This week’s pre-delivery CSA list had me prepped for more rhubarb—which was great, since I’d used up last week’s bundle making preserves Sunday.

When I pulled back the lid on Tuesday’s box, though, there were strawberries instead. Superb. Sunday’s jam session had also cleaned me out of extra berries, so the switcheroo was a welcome one.

Okay, I wasn’t exactly OUT of berries; it’s just that the bowlful I pick from the raised bed each morning is too precious for anything except fresh eating.

I knew exactly what I wanted to do with this bonus box:  pickleberries.

If that sounds like a short-lived Cap’n Crunch flavor to you, you’re likely not alone. A quick poll of my co-workers—folks whom I consider awfully food savvy—confirmed that pickling fruit is not exactly mainstream. Yet.

But let’s work on that.

Berries, vinegar, water, honey, salt, pepper. Period.

These quick-pickled strawberries take just 15 minutes to throw together. And after a 12-hour cure, you’ll have a jar of sweet-tart-savory goodness to add zip to everything from salads to sodas.

  • Toss the berries into a green salad (I especially like them with arugula). Their vinegar infusion means your dressing can be a simple drizzle of good olive oil.
  • Smear crostini with fresh goat cheese or ricotta (or even mascarpone), then top with a pickled berry.
  • Muddle a couple in a glass, add a slice of lemon, and top off with seltzer. Instant shrub!
  • After the berries are gone, use the brine as a base for your next vinaigrette.
A perfect savory bite: baguette, lemon chèvre, pickled strawberry.

Quick-Pickled Strawberries

Adapted from Marisa McClellan‘s marvelous new book, Preserving by the Pint. My alts were for scale, plus I subbed in honey for sugar and thyme for tarragon. I love tarragon, but my 6-year-old plant was a winter casualty, and the new seedling I sunk last month just isn’t big enough to sustain cuttings yet. 

  • 1 pint strawberries, washed, destemmed, and halved
  • 3/8 cup Champagne vinegar
  • 1/2 cup water
  • 1 tbsp honey
  • 1-1/2 tsp sea salt
  • 1/2 tsp coarse-ground black pepper
  • 2 springs thyme
A pint of red brilliance.

In a small saucepan, whisk together everything except the berries and thyme sprigs. Bring to a full boil.

Meanwhile, load the thyme and then the berries into a clean pint jar.

Pour the hot brine over the berries. Fill the jar as full as you can so that all the berries are covered; if you need to top off with a little more water, that’s okay. Let everything cool completely, then cover and refrigerate.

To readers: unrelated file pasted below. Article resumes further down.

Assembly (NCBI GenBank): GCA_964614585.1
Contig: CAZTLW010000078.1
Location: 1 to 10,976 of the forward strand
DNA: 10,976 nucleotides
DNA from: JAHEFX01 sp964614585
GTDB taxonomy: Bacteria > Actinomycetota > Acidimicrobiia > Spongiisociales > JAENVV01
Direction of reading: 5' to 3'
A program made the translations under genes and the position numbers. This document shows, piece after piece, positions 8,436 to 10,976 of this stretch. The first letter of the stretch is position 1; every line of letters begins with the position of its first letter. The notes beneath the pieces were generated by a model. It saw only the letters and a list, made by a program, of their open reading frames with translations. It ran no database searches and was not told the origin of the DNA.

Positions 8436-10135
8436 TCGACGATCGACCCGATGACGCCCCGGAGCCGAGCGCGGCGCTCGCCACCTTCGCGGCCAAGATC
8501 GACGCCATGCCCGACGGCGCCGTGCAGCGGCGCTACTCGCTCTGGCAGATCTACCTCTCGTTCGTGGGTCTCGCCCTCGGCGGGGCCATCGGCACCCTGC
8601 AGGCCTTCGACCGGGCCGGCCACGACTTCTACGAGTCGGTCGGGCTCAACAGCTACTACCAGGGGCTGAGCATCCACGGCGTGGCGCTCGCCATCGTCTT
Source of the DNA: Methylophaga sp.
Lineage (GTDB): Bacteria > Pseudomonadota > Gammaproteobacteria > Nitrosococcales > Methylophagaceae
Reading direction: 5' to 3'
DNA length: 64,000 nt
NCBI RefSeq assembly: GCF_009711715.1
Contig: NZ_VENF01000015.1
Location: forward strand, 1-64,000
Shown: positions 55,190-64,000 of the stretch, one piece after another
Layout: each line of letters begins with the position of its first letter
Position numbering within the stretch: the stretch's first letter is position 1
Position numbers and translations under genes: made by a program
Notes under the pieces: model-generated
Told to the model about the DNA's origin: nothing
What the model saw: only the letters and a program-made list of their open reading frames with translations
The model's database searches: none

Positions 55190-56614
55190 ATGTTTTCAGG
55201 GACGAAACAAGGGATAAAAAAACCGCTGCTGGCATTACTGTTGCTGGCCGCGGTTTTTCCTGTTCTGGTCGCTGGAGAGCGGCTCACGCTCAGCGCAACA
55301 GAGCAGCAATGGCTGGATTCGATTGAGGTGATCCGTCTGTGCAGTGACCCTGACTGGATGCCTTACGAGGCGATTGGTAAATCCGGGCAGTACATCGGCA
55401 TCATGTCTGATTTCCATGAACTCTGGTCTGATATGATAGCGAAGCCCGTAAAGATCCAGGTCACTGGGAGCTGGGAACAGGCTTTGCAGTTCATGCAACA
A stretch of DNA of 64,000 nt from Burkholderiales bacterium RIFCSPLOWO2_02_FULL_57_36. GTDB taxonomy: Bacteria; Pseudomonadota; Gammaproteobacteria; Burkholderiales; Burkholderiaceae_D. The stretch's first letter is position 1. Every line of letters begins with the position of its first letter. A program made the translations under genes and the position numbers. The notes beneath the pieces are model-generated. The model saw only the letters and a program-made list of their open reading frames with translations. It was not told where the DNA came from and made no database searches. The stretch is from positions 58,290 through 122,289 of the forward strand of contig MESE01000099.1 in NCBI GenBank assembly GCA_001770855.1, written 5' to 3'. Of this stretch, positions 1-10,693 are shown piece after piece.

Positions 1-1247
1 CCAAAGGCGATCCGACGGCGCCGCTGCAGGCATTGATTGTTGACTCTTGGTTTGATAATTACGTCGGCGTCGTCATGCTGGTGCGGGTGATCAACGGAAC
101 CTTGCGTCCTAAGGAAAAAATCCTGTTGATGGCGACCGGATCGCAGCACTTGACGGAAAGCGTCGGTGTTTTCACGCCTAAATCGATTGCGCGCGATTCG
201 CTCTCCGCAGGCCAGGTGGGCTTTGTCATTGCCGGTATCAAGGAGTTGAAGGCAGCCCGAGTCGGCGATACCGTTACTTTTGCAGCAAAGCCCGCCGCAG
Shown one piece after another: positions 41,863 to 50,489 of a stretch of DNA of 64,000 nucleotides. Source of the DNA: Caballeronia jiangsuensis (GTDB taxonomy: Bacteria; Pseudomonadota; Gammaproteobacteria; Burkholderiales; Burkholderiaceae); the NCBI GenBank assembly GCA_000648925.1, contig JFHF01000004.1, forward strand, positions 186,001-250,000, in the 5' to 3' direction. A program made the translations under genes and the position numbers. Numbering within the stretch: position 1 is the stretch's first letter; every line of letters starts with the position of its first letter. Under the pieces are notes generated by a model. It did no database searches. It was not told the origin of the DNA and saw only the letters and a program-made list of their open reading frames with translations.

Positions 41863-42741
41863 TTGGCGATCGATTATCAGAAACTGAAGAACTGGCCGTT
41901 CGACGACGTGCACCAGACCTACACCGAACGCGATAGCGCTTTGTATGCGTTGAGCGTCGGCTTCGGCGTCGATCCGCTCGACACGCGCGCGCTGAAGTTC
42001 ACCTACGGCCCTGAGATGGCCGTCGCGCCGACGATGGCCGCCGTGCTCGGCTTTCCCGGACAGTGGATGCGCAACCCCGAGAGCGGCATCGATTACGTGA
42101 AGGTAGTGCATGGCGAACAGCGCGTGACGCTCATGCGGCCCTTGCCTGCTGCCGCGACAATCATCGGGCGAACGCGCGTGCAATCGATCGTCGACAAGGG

Restrain yourself for 12-24 hours so that the brine can fully penetrate the berries. Enjoy within a month.

Picklefinger strikes again. (Thanks, Bryn.)

6 Comments Add yours

  1. pavanneh says:

    those look absolutely delicious. 😀

    1. Susan says:

      Thanks! If you try them, please let me know how they turn out for you.

  2. Patrick says:

    Suze, I diid these over the weekend, they almost didn’t make it to Monday morning. On their own, mixed in a salad and the best, on top of crostini w/ Mancusos ricotta, unreal! Definitely a keeper.

    1. Susan says:

      Glad it worked out for you, Patrick. I’ve only got half a jar left, and I’m thinking the little, bitty berries that pop out as my plants peter out for the summer might get that treatment whole . . .

  3. Heck, yeah, pickled strawberries! I thought I’d already commented here, Susan, but I am so in love with the pickled fruit deal. I was totally skeptical with the pickled strawberries, but I have LOVED them on salads and in gin-based cocktails. I also used up the birining liquid in my summery vinaigrette – super easy and such a flavor booster! As far as pickled fruit (or anything, for that matter!) goes, I am sold. Will try them smeared on top of crostini very soon! #yayforpickledfruit!!!

    1. Susan says:

      What’s your go-to prep for cherries, Jayme Marie? I’ve tucked some away in Luxardo and some in Bourbon, but I’d love to try a spiced and/or a pickle version, too.

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